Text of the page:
Interest rates remain locked at 15.03 percent for 7th week's Weekly Rate Report
  Avg. APR Last week 6 months ago
National average 15.03%
Low interest 10.37%
10.37% 10.33%
Balance transfer 12.64%
Business 12.80%
Cash back 14.91%
Airline 15.46%
Reward 15.00% 15.00%
Instant approval 28.00%
Bad credit 22.73%
Methodology: The national average credit card APR is comprised of 100 of the most popular credit cards in the country, including cards from dozens of leading U.S. issuers and representing every card category listed above. Introductory, or teaser, rates are not included in the calculation.
Updated: Aug. 20, 2014

Average rates on new credit card offers held steady this week, according to the Weekly Credit Card Rate Report.

The national average annual percentage rate (APR) remained at 15.03 percent Wednesday for the seventh consecutive week. Issuers left promotional interest rates and 0 percent balance transfer offers unchanged this week as well.

Card issuers have been reluctant to change rates for most of 2014. Since Jan. 1, the national average has changed just seven times. In most of those cases, the national average went up rather than down.

Issuers have been hesitant to lower card rates for some time now. As a result, the national average has fallen just twice in the past 12 months. By contrast, it's increased 10 times since Aug. 20, 2013. 

More parents delay back-to-school shopping
Retail sales have been relatively sluggish this summer, according to research released last week by the U.S. Commerce Department. For example, retail and food sales grew by just 0.5 percent in July and by just 0.2 percent in June. But retailers could see a substantial uptick in sales later this month as more parents finish their back-to-school shopping.

According to a survey, released Aug. 20 by the National Retail Federation, about a quarter of parents of school-aged kids hadn't started shopping yet when they were polled on Aug. 12.  Meanwhile, around 84 percent of families said they still had some shopping left to do. Just over 15 percent of families said they were completely done with their back-to-school spending.

Among the families that still aren't finished shopping for the new school year, many still have a substantial number of items left to buy. For example, just 44 percent have crossed off more than half the items on their shopping lists. A roughly equal number have crossed off less than a quarter of the items on their list.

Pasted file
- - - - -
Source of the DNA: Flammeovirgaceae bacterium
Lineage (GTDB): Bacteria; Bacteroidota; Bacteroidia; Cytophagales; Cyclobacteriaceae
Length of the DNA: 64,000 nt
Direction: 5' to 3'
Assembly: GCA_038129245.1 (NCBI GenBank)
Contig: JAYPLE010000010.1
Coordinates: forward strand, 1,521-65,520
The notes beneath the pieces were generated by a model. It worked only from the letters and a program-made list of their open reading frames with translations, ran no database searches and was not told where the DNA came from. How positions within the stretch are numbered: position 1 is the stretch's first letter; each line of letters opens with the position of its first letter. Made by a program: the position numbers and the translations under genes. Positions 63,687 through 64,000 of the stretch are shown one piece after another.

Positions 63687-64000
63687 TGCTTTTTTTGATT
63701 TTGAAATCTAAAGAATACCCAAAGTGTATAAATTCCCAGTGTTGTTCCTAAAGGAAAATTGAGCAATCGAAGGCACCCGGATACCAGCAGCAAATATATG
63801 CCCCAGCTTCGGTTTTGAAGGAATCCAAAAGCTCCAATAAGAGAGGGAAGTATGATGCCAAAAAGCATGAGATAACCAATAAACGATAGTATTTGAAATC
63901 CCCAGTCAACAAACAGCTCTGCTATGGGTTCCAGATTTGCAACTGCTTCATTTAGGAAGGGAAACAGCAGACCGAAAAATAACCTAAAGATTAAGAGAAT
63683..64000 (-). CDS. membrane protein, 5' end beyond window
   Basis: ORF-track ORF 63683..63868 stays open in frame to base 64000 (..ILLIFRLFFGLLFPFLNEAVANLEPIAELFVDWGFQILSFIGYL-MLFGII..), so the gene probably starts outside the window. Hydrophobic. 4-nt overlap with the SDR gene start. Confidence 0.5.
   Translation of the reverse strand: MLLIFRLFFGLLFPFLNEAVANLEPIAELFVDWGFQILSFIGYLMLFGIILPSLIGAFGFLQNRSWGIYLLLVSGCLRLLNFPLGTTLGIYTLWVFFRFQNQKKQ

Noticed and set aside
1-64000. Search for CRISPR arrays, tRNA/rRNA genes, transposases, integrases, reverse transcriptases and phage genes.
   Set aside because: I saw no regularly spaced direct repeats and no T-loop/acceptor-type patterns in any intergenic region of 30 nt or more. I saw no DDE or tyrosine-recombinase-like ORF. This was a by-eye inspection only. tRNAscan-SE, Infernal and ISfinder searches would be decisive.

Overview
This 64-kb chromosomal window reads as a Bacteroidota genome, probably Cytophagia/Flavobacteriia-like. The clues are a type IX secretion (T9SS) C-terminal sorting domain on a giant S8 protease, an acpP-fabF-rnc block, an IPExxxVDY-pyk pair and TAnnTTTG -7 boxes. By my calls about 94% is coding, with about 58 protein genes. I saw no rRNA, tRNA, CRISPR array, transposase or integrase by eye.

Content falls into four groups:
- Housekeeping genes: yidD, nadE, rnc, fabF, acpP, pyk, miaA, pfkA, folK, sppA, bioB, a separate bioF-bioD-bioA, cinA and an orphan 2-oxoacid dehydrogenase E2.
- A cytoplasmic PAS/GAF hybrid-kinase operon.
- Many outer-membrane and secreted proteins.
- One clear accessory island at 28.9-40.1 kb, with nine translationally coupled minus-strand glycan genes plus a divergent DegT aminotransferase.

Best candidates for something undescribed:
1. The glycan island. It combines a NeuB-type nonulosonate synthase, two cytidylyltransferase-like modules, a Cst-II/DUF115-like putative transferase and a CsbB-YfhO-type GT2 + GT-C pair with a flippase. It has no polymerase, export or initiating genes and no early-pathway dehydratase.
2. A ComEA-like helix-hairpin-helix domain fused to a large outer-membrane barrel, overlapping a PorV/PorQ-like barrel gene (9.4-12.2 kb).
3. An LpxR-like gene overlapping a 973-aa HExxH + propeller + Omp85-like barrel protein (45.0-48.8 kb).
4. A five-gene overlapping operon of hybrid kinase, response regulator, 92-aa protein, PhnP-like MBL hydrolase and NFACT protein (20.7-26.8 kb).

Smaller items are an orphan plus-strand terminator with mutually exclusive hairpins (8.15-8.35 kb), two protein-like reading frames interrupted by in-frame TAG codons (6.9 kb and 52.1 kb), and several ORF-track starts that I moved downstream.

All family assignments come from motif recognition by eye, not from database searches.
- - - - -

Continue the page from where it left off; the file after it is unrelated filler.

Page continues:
Analysts at the National Retail Federation say that many parents may be procrastinating on their back-to-school shopping this year because they're holding out for last-minute deals. "As the shopping season draws to a close, budget-conscious parents are likely hoping that end-of-summer sales and promotions will be just what they need to wrap up their school lists," said the retail group's Matthew Shay in a press release. "Much of the delay this summer could also stem from families holding out for a sales tax holiday in their state, as well as from influential teenagers who want to first see what their friends are buying before they ask mom and dad to commit to their fall needs."

Regardless of when these families start spending, many are likely to keep a close watch on their budgets, which could depress overall sales. For example, according to the survey, 54 percent of families plan to do most of their remaining shopping at a discount store. Around 48 percent plan to hit the department stores, which are known for luring shoppers with heavy promotions this time of year. Just over 15 percent of shoppers said they've already used some kind of discount or promotion for 100 percent of their purchases.

In addition, most families plan to use cash rather than credit to fund their back-to-school shopping, and that too could be a sign that shoppers are remaining careful with their spending. Just 28 percent of families with school-age children plan to use a credit card for most of their school-related purchases. 

See related: Fed: Card balances rise, keep pace with slow spending growth, NY Fed: Consumer debt up in Q2

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Updated: 03-22-2019